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n Africa Conflict Monthly Monitor - Tanzania's military gambit in the DRC - : East Africa - issue in focus

Volume 2013, Issue 08
  • ISSN :

Abstract

Tanzania's deployment in mid-2013 of a brigade-plus force (1,000 troops) into the Force Intervention Brigade (FIB) aimed at toppling the M23 and other eastern rebel organisations in the Democratic Republic of the Congo (DRC), is a momentous decision for both Tanzania and the United Nations (UN). It is designed towards frontline combat rather than defensive posture peace keeping, and the FIB itself represents a significant change in attitude towards the endemic violence being perpetrated by various rebel movements in the region.


For the Tanzanian military, the FIB is the culmination of intensive exercises and training with regional and international military partners and will, quite literally, be the first serious trial by fire for the East African state's forces. Tanzania will be partnered in this mission with another brigade-plus force from South Africa, the Sixth South African Infantry Formation (SAI). The SAI includes an unofficial paratrooper complement from the 44 Parachute Battalion involved in recent CAR fighting, as well as several attack helicopters. This is a significant amount of combat firepower devoted to a UN force, but one which could prove to be the deciding factor in ending M23's military presence in the region. For Tanzania, there are three major facts about the FIB from which they can already draw and that bear mentioning on the cusp of the commencement of their mission.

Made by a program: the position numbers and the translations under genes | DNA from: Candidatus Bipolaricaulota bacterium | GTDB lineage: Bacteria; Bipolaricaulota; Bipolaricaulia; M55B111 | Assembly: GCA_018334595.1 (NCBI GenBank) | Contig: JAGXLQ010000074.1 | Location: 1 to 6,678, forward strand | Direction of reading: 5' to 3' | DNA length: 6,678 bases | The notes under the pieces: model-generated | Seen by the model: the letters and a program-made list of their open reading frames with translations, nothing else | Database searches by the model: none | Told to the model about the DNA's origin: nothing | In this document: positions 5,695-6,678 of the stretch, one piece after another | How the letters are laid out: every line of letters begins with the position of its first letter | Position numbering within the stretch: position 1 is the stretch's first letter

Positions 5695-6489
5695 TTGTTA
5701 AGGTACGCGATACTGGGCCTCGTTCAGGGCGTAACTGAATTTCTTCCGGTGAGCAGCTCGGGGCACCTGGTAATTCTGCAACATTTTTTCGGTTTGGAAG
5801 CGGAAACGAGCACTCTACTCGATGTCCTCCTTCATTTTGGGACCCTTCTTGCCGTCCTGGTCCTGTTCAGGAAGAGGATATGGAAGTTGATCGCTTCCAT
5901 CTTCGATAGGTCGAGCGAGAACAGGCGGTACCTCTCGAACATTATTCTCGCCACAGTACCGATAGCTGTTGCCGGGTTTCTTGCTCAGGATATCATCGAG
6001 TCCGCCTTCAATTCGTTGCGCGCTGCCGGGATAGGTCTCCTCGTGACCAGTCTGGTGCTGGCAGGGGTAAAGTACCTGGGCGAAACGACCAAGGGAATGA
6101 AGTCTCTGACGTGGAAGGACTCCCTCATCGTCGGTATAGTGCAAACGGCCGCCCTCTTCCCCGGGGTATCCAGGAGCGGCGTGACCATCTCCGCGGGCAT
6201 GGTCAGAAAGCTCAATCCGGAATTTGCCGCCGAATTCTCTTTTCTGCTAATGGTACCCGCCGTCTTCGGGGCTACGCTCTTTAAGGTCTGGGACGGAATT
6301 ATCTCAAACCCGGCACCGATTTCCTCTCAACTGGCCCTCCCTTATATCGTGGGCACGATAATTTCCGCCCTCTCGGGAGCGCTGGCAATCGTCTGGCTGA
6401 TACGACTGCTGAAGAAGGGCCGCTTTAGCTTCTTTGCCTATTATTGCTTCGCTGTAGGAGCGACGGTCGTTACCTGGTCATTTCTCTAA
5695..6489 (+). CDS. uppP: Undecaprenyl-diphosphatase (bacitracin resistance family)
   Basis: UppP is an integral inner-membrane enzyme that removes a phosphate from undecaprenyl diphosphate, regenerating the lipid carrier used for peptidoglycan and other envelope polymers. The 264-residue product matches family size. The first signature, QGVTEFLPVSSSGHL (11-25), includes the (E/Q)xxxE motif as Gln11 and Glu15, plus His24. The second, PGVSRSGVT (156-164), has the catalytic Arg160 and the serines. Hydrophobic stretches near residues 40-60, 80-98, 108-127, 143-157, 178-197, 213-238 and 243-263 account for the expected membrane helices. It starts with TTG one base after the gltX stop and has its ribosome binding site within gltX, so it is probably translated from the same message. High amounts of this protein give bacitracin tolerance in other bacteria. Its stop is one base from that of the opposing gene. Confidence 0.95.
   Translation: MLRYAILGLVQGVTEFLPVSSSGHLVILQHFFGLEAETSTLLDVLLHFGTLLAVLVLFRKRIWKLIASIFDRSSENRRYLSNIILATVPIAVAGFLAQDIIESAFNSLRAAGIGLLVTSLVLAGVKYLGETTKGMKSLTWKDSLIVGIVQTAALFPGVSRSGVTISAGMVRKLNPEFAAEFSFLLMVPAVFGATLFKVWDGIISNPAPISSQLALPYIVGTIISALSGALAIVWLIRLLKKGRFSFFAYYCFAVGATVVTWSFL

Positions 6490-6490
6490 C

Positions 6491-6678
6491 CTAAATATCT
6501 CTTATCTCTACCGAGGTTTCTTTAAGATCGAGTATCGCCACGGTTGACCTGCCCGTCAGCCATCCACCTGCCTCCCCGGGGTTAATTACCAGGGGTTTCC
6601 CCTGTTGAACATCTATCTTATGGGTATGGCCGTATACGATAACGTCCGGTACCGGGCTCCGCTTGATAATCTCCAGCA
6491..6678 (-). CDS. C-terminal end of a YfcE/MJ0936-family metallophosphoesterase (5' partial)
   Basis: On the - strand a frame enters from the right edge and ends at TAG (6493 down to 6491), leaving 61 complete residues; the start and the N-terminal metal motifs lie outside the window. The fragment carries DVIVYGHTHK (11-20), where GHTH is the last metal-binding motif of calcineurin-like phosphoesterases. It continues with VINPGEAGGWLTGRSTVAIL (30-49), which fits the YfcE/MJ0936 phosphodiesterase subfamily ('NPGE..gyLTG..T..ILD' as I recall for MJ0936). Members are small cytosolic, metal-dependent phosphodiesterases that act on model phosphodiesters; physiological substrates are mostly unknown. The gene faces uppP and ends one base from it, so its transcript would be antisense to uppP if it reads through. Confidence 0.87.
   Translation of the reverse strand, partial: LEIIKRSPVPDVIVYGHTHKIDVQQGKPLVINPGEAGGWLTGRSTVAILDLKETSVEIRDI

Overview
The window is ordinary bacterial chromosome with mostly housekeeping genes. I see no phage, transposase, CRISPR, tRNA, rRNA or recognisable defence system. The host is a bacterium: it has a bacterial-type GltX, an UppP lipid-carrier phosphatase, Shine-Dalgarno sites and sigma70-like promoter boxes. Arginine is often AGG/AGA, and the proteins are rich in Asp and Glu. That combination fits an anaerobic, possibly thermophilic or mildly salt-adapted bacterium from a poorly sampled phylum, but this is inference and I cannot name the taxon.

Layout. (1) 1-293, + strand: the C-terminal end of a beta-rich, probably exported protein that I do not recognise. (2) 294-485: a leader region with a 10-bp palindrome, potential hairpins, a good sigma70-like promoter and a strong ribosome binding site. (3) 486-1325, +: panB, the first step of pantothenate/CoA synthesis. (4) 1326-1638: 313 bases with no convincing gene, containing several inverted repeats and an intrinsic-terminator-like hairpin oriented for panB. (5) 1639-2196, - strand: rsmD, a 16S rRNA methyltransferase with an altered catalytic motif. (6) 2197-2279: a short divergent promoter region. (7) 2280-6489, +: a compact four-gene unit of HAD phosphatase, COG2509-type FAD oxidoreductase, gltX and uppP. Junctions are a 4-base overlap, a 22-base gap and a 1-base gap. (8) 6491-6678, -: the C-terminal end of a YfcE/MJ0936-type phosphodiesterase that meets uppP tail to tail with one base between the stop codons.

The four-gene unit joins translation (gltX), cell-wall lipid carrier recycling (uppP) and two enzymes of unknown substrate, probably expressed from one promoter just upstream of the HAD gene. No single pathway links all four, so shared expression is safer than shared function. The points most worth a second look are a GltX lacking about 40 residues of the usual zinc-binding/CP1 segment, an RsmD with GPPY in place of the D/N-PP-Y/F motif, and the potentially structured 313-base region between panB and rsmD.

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/content/acmm/2013/08/EJC141675
2013-08-01
2020-11-25

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